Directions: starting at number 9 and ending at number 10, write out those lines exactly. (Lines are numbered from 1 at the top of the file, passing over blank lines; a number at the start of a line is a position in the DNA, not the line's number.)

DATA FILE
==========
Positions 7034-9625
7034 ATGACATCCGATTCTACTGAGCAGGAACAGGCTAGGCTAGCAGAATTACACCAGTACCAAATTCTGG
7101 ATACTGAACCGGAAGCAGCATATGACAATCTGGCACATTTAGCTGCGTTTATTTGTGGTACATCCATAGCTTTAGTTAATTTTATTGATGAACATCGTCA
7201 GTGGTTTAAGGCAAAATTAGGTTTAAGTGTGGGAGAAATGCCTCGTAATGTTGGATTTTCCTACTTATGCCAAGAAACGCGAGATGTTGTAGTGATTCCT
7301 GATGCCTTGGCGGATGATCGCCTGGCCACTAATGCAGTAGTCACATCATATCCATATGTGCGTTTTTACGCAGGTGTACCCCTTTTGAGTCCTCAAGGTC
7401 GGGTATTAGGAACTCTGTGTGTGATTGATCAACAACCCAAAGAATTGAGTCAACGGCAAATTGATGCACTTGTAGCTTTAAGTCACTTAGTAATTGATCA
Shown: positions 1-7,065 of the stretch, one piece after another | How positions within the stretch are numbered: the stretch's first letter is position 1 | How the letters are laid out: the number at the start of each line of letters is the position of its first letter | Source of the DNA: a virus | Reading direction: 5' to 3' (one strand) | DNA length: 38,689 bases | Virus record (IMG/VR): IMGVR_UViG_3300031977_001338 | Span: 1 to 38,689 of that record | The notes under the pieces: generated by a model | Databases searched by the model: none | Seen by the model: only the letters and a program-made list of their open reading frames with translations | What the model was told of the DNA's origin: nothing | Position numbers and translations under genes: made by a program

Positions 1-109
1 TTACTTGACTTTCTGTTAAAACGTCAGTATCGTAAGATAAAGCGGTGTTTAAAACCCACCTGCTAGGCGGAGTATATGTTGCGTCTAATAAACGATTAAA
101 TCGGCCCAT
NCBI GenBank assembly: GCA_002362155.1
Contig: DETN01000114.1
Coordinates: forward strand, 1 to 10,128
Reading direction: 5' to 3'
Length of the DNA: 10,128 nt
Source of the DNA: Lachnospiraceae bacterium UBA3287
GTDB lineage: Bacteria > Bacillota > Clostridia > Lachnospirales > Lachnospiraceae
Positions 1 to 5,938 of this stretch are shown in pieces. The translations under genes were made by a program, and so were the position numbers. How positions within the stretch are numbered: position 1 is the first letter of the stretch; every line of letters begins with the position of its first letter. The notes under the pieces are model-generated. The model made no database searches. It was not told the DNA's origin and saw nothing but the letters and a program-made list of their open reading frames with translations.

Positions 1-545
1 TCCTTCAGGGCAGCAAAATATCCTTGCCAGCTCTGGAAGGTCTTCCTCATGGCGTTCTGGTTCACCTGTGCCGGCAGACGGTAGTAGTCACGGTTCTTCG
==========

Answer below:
1 TTACTTGACTTTCTGTTAAAACGTCAGTATCGTAAGATAAAGCGGTGTTTAAAACCCACCTGCTAGGCGGAGTATATGTTGCGTCTAATAAACGATTAAA
101 TCGGCCCAT